Tigers Make All the Wrong Kind of History

Greg Eno@@GregEnoSenior Analyst IOctober 7, 2009

MINNEAPOLIS - OCTOBER 06:  Curtis Granderson #28 of the Detroit Tigers walks off the field after being stranded on base during the American League Tiebreaker game against the Minnesota Twins on October 6, 2009 at Hubert H. Humphrey Metrodome in Minneapolis, Minnesota.  (Photo by Jamie Squire/Getty Images)

The Tigers played a baseball game Tuesday that we won’t forget, to end a season we certainly will never forget. For all the wrong reasons.

For nearly the entire summer, fans of the Tigers wrung their hands and squirmed in their seats, looking at their first-place team and just not seeing, well, a first-place team.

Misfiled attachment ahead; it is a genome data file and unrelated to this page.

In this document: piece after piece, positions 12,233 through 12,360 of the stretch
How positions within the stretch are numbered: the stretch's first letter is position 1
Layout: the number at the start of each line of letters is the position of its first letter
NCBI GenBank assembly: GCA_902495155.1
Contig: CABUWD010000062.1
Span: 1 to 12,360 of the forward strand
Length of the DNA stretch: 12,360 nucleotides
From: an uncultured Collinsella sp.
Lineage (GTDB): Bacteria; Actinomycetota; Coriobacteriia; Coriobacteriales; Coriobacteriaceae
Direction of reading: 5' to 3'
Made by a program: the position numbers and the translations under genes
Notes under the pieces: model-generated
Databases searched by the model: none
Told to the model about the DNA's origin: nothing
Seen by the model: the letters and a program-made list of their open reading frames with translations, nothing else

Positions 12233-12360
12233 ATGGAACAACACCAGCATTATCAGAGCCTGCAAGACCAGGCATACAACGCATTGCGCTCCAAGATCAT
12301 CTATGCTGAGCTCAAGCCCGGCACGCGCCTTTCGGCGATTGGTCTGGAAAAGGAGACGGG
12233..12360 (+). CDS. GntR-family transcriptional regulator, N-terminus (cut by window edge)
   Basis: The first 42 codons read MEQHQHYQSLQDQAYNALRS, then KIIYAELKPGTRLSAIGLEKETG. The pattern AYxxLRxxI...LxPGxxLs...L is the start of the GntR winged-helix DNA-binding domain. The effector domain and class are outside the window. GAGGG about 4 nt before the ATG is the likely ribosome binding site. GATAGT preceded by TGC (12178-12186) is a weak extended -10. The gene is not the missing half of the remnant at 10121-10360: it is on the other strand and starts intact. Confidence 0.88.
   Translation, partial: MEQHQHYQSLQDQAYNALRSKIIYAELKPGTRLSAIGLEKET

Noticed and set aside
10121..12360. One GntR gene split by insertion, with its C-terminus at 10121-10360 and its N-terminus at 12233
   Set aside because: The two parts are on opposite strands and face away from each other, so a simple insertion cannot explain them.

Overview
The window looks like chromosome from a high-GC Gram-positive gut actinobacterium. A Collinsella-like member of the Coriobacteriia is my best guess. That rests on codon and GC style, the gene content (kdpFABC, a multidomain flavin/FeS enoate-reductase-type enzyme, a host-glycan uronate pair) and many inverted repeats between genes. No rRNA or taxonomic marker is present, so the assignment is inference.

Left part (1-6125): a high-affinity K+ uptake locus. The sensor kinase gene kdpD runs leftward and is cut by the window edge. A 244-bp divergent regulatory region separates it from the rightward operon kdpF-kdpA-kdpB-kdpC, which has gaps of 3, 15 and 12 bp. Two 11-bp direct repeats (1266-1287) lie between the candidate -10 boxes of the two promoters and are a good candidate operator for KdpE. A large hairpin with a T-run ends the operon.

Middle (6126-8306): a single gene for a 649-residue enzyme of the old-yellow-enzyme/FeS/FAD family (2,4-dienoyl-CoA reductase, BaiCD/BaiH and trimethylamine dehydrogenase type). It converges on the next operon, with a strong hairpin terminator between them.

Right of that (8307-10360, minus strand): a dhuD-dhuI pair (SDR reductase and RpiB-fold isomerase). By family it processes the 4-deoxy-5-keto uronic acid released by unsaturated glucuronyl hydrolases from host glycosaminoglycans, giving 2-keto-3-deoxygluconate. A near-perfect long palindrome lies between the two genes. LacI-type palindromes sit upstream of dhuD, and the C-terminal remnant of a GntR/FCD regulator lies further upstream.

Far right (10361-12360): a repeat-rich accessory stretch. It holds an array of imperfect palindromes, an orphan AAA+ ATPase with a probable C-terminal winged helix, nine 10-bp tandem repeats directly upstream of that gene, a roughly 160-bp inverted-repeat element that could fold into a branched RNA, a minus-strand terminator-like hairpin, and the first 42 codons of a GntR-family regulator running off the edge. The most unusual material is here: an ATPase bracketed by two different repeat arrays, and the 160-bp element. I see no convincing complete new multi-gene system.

This morning, they’re seeing a second-place team. At the worst possible time of the season—the end of it.

The Detroit Tigers, leaders of the Central Division since May 10, played hare to the Minnesota Twins’ tortoise and came from ahead in a gut-wrenching, drip-drip water torture manner, finally overtaken by the Twins two days after the regular season finale, in a baseball game that they’ll be talking about for decades, all around the country.

In a way, you could see this one coming for miles. It was like watching one of those horror movies where the heroine “kills” the monster and drops her weapon in relief, her back to the play as we see him rise again behind her.

“LOOK OUT!! BEHIND YOU!” we want to scream. And do.

The Twins were seven games behind on Labor Day. They weren’t even above .500. And the Tigers, who wobbled and swayed all summer long thanks to a boat that was unevenly loaded with decent pitching and defense on one side and a popgun offense on the other, sank to their knees in relief, the Twins’ carcass behind them.